Using Acupuncture & Oriental Medicine to Treat Arthritis
Apr 01, 2017 01:11AM
by Dr. Christina Captain
Arthritis is one of the most prevalent diseases in the United States and, according to the Centers for Disease Control, one in three Americans (an estimated 70 million people) is affected. For many people, arthritis pain increases with age because joints naturally degenerate over time. Fortunately, pain from arthritis can often be managed with acupuncture and Oriental Medicine.
Arthritis isn’t just one disease, but a complex disorder that comprises more than 100 distinct conditions which can affect people during any stage of life. Osteoarthritis (OA) is the most common form of arthritis in the United States, affecting an estimated 21 million adults. OA begins with the breakdown of joint cartilage, resulting in pain and stiffness. OA commonly affects the joints of the fingers, knees, hips and spine. Work-related repetitive injuries or physical trauma can contribute to the development of OA. If you have a strenuous job that requires repetitive bending, kneeling or squatting, for example, you could exhibit a higher risk for OA of the knee.
According to Chinese Medical Theory, arthritis arises when the cyclical flow of Qi (vital energy) in the meridians (pathways that Qi flows) becomes blocked. This blockage is called “bi” type pain, and is successfully treated using a combination of acupuncture and Chinese herbs. Acupuncture and Oriental Medicine have been found extremely effective for treating the pain and inflammation associated with all types of arthritis.
Traditional Chinese Medicine does not recognize arthritis as one particular syndrome. Instead, it aims to treat the specific symptoms which are unique to each individual, using a variety of techniques such as acupuncture, Chinese herbs, bodywork, lifestyle or dietary recommendations, and energetic exercises to restore imbalances found in the body.
Acupuncture points to treat arthritis are located all over the body, not just directly over the affected area. During the acupuncture treatment, tiny needles could be placed anywhere on your body. The duration and frequency of treatments will vary. Typical treatments last between 20 and 45 minutes, one or two times per week. Some symptoms are relieved after the first treatment, while more severe or chronic ailments often require multiple treatments.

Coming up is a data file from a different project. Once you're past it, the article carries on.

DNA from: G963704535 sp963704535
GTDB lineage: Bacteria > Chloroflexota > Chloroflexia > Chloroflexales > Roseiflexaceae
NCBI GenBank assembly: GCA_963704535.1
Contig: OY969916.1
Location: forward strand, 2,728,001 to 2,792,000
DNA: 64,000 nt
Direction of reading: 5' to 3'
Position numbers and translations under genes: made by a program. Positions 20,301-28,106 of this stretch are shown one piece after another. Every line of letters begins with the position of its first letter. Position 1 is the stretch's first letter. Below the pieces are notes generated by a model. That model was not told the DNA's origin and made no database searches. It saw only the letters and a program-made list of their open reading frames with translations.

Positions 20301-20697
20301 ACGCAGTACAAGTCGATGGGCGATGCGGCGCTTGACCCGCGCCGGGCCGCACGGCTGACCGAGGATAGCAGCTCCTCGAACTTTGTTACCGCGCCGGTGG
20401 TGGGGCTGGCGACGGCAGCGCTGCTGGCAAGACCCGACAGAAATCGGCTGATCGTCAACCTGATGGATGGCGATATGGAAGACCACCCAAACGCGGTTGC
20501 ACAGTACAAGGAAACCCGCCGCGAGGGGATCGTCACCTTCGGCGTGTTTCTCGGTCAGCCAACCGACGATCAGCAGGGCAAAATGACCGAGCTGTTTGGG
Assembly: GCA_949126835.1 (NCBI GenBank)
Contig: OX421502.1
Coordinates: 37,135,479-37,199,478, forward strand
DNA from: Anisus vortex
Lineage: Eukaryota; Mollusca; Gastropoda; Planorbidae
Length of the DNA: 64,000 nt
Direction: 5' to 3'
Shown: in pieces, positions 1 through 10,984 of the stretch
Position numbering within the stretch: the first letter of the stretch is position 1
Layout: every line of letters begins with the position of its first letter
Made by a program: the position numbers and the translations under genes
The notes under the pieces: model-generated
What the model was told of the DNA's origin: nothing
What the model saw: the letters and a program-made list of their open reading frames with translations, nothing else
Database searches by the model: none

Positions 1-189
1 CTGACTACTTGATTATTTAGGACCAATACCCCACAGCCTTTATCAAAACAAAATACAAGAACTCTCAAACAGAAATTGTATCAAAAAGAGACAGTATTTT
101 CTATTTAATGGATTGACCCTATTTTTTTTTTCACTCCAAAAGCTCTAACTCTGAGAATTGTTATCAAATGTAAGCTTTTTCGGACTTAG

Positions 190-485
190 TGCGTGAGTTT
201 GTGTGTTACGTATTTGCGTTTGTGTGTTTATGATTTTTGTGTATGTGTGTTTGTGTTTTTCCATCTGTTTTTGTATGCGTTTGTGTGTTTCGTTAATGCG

Several studies have shown that acupuncture can help people with arthritic pain. A Scandinavian study showed that 25 percent of patients with arthritis, who had been scheduled for knee surgery, were able to cancel their procedures after acupuncture treatment. In this study, researchers compared acupuncture with advice and exercise for the treatment of osteoarthritis of the hip. 32 patients awaiting a total hip replacement were separated into two groups. One group received one 10-minute and five 25-minute sessions of acupuncture, and the other group received advice and hip exercises over a six-week period.
Patients were assessed for both pain and functional ability. Patients in the acupuncture group showed significant improvements, while no significant changes were reported in the group that received advice and exercise therapy. The results of this study indicate that acupuncture is more effective than advice and exercise for treating OA of the hip. Another study at the University of Maryland showed that geriatric individuals with knee pain due to OA improved significantly when acupuncture was added to their treatment.
The key to this study is that acupuncture was determined a safe modality for older patients with OA to utilize in treatment for their pain. The popularity of acupuncture in treating pain continues to grow because more people have found significant relief from acupuncture without the negative side effects that can result from pharmaceutical managements.
Seek out only qualified licensed practitioners in your area through NCCAOM.org, the national accrediting body for Acupuncture and Oriental Medicine. Dr. Captain is a nationally board-certified (NCCAOM) acupuncture physician and the lead practitioner at the Family Healing Center which she founded in 2000. She has a Master’s Degree in Human nutrition and a doctoral specialization in pain management and integrative medicine. For more information, visit FamilyHealingCenter.com.